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- Young Elvis impersonator from Bernie performs on 'Ellen DeGeneres Show' (1/12/17)
- 113 drug tests at Jackson High net one instance of illicit usage (1/11/17)14
- Two subjects of interest in 1992 homicide to take polygraph tests (1/15/17)6
- Two men shot after argument; houses also struck by bullets (1/12/17)21
- Imo's Pizza will be added to Rhodes 101 convenience store in Jackson (1/10/17)16
- Cape SportsPlex contractor offers a look at the project (1/15/17)13
- Juvenile accused of stealing, damaging playground statue (1/9/17)25
- Two Cape men recovering after shooting (1/13/17)
- Business notebook: Faithfully Fed aims for more than just food (1/9/17)4
Police chief announces retirement
Cape Girardeau's Steve Strong will end his law enforcement career; Capt. Carl Kinnison will take his place.
Cape Girardeau police chief Steve Strong won't ride off into the sunset. But he does plan to ride off to Mexico this fall on his BMW motorcycle.
He can take his time. He won't have to get back to a job.
The 57-year-old career law enforcement officer announced Wednesday he will resign as police chief effective Oct. 14.
City manager Doug Leslie immediately appointed police Capt. Carl Kinnison as the new police chief.
The appointment of Kinnison, 48, comes with the backing of the current chief. Strong said the city didn't need to spend money on a search for a new police chief. "You have the right person here," he said.
Leslie said Kinnison has the training to serve as police chief. As the department's No. 2 administrator, he regularly managed the police force when Strong was out of town.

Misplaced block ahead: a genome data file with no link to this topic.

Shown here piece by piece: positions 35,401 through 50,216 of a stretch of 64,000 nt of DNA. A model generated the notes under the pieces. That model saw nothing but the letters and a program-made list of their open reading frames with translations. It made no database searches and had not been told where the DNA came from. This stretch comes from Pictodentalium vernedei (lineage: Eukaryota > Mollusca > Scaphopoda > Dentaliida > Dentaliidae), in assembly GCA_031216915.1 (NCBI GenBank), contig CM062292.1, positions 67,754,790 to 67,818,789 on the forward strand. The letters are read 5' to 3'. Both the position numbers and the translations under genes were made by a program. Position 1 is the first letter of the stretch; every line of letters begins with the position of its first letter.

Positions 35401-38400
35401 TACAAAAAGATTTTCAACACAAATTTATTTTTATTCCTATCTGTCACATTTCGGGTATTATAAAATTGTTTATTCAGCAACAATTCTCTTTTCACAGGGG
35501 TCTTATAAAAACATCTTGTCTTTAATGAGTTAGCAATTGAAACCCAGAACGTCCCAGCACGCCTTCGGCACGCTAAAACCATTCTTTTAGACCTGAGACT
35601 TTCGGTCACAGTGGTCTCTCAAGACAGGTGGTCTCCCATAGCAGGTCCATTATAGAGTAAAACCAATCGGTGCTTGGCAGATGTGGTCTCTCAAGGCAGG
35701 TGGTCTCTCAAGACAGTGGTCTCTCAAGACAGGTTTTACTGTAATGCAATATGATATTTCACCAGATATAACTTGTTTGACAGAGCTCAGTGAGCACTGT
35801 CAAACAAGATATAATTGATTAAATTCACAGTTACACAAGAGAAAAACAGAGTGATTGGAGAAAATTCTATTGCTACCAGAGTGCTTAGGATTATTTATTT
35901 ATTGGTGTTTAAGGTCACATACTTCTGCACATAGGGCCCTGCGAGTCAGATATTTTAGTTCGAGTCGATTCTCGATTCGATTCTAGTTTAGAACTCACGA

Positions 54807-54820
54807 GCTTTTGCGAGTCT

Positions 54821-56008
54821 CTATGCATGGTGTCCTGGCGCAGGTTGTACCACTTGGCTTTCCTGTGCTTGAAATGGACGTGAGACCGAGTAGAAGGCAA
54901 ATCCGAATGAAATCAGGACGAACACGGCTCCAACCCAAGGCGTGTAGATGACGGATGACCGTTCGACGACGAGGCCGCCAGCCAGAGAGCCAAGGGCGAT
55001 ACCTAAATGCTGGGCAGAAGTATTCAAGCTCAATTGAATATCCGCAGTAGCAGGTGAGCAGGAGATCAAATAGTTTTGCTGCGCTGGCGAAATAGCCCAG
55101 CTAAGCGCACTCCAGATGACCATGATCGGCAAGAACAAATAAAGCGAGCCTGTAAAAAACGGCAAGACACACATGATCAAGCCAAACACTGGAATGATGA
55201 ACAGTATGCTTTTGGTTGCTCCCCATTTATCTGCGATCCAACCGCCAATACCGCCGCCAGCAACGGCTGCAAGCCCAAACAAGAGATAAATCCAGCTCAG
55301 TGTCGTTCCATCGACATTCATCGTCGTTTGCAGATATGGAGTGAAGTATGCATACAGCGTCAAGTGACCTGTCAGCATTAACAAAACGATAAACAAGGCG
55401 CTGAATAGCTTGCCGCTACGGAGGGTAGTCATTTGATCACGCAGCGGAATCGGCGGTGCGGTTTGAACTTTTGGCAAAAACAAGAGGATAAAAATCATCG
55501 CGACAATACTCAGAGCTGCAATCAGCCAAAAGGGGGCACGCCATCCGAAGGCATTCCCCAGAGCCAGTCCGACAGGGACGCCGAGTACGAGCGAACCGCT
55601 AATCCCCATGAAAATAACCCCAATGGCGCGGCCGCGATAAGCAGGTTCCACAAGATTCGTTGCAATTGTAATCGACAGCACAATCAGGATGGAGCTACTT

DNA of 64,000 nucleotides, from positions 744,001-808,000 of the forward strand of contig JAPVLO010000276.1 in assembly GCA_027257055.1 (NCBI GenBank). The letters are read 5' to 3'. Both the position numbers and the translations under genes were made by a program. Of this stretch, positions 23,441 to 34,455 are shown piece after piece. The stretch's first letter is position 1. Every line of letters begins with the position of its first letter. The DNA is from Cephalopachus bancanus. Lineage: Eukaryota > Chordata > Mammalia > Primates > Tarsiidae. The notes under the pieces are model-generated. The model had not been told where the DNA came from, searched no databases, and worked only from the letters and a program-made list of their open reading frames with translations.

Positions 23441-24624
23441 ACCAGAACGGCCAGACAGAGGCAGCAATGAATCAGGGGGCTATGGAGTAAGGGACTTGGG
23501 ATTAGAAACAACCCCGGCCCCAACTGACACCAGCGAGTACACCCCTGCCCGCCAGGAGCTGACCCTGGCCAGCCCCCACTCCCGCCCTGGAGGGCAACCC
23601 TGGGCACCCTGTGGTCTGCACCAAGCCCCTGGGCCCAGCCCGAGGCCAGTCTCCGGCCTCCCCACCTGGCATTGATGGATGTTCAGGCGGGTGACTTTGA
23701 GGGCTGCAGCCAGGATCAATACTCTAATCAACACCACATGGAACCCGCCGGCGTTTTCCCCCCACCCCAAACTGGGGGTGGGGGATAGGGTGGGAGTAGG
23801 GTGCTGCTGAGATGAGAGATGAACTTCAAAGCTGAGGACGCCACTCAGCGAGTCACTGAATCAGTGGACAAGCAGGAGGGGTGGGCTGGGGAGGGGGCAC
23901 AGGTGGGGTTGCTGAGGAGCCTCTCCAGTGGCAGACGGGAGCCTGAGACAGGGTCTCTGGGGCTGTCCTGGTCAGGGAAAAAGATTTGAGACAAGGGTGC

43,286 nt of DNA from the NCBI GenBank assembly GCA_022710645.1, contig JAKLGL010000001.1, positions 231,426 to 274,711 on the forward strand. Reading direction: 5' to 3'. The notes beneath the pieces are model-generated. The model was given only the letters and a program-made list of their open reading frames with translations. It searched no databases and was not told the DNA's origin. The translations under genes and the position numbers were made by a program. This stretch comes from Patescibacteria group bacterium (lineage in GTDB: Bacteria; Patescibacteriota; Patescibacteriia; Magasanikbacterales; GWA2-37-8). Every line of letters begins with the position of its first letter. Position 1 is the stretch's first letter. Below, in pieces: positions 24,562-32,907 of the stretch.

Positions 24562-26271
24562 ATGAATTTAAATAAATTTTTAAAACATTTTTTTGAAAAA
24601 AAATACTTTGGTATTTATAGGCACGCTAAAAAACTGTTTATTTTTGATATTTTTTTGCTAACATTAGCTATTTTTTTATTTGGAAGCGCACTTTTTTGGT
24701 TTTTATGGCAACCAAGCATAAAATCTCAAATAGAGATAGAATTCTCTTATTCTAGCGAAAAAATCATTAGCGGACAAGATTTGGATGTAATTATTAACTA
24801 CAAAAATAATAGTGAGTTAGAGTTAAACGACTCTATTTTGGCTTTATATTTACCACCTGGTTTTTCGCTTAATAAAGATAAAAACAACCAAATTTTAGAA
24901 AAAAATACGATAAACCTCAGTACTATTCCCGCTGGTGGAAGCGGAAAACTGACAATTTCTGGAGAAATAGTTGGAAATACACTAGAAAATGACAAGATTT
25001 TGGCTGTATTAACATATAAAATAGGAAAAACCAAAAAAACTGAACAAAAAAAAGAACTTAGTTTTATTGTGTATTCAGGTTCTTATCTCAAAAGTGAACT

Strong considered resigning several years ago but chose to remain in the job at the urging of Mayor Jay Knudtson.
But he said he doesn't want to wait any longer. He'll be 58 later this year.
He loves to ride motorcycles. He's got two bikes, including a Harley. He may buy a third one soon.
Strong, who was named the state's top police chief in 2003, said he wants to take long motorcycle trips while he's still healthy enough to do so.
He also can afford to do so. He already qualifies for full retirement benefits. Police and firefighters can retire at age 55.
In addition to riding motorcycles, Strong also operates a 285-acre farm near Crump in Cape Girardeau County.
His family has owned the farm since the 1860s.
When Strong steps down as chief, he'll still have ties to city hall. His wife, Karen, works in the city manager's office.
Strong has worked in law enforcement for 33 years. He's collared criminals and commanded police officers. He's worked for the Cape Girardeau Police Department for the past 29 years.
He was appointed police chief four years ago. Then city manager Michael Miller said at that time that Strong was "the most qualified" candidate found during a four-month national search.
Strong said he wanted to go out on top. He thinks that's now.
Thanks to a new fire sales tax, the city has improved public safety. The city has raised salaries for police officers, purchased new police cars and made renovations to the police department.
Voters approved the tax in June 2004. It's expected to generate $2 million annually for the police and fire departments over the next decade.
Before the tax, low salaries made it impossible to hire new police officers, Strong said.
The department couldn't afford new patrol cars. It was left with aging, high-mileage vehicles. "We had a number of vehicles that just didn't run," said Strong.
At the start of this year, 60 percent of Cape Girardeau's police cars registered more than 100,000 miles.
"Smaller police departments had better equipment than we had," said Strong.
But with the influx of tax money, that's changed. The department recently bought 20 new police cars and four unmarked vehicles.
Strong said he's proud of the improvements.
The job wasn't easy. He worked long hours as police chief. He routinely rose before 4 a.m. to be at work by 6 a.m.
He won't miss the long hours, late-night emergencies and holidays spent at the police station.
"I want to have a little more free time," he said.
335-6611, extension 123